After lunch, I went on the "Skyline Tour" bus that went from Avalon ten miles inland to Catalina's airstrip "The Airport in the Sky" (it's on top of a mountain at about 1,600 feet, so this is slightly hyperbolic) to see some of the rest of Catalina. You see, about 90% of the island is a nature reserve. Avalon and the even smaller townlett (150 people) of Two Harbors are pretty much it for habitation on the island, and once you past the gate out of Avalon on the tour, the island is much like it used to be, hundred of years ago.

Or would be, if it weren't for the darn buffalo (and goats and pigs - but they're trying to get rid of those).

Catalina is somewhat famous for its buffalo herd - but they are quite non-native. Let's go back to 1924, and a movie company is filming The Vanishing American out on the island. They brought some buffalo as props, and when the movie was done, Wrigley said, oh, what the heck, there's only twelve of them, just leave 'em there.

By the 1960's there were 1,500 of the furry little buggers.

These days they try to keep the herd down to around 350 (they ship the extras off to Montana), but you see quite a few of them on the tour anyway.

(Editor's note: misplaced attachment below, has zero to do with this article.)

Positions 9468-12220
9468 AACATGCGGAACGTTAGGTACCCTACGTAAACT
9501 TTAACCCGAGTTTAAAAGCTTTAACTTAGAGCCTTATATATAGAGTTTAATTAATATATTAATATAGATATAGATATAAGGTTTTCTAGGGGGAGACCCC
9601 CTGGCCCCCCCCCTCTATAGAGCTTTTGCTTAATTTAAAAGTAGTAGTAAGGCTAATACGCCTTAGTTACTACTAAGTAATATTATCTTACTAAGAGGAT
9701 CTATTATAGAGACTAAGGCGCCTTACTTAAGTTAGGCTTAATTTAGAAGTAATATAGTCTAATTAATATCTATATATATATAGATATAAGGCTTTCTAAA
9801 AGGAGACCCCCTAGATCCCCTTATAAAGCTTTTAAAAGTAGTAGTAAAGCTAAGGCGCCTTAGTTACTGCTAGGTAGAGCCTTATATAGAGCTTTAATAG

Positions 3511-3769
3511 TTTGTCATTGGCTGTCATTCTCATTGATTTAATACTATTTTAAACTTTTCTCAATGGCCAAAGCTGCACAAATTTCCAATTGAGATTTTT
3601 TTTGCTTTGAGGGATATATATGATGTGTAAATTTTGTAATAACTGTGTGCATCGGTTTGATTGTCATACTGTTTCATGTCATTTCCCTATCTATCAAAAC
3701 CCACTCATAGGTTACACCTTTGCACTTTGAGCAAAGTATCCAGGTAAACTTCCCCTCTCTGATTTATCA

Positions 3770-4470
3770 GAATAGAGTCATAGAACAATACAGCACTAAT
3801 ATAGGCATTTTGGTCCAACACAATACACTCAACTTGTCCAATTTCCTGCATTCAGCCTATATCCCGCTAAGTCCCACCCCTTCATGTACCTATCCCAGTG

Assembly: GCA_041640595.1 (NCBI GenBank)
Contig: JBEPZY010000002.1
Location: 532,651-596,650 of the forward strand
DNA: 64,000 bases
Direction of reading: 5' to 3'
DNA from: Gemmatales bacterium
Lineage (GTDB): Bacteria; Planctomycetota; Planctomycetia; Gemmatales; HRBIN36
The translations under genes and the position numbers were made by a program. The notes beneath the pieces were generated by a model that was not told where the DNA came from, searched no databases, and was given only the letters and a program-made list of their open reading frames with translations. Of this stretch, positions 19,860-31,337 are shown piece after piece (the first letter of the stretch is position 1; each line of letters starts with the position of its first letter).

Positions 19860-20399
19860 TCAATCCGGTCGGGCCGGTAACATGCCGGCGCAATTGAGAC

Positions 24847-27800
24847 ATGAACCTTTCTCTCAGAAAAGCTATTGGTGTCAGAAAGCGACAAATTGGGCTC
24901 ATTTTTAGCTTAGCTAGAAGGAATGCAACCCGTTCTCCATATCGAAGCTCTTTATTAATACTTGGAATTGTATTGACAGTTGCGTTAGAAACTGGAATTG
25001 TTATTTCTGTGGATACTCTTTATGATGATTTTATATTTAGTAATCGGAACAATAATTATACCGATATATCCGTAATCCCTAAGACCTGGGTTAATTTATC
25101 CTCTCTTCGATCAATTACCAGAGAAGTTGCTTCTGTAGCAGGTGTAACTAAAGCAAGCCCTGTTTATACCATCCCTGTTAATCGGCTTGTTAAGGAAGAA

The tour itself is very interesting - if somewhat nerve-wracking. The road - basically a paved stage-coach route, which was also there for tourists - is steep, narrow (it's theoretically two-way, but you have to pass people going the other way in just the right spots) and gives new meaning to the word "twisty." The "bus" is actually one of those tractor-trailer buses, primarily because that's the only way it could possibly make some of the corners (it's pretty much jackknifed half the time). It takes about an hour to get to the Airport in the Sky, then we had a fifteen minute break, and finally the return trip. I wanted to go on the much longer "Inland Motor Tour" trip (which goes clear to Little Harbor, on the windward side of the island), but the only run of the day left at 9 am and I didn't know that. Maybe next time.

Returning to Avalon, I spent the rest of the day walking from one end to the other, (from Hamilton Cove to Pebbly Beach) taking pictures, and generally mucking about doing touristy things (though I completely avoided buying any souvenirs). I think I put in about ten to twelve miles hiking.

Finally, I was well and truly touristed out, and headed back to the docks to wait for the return ship. An hour later, and I was pulling out of the harbor, heading for home.


Maps & Images from
Catalina Island Visitors Guide
©1996 Chris Harrison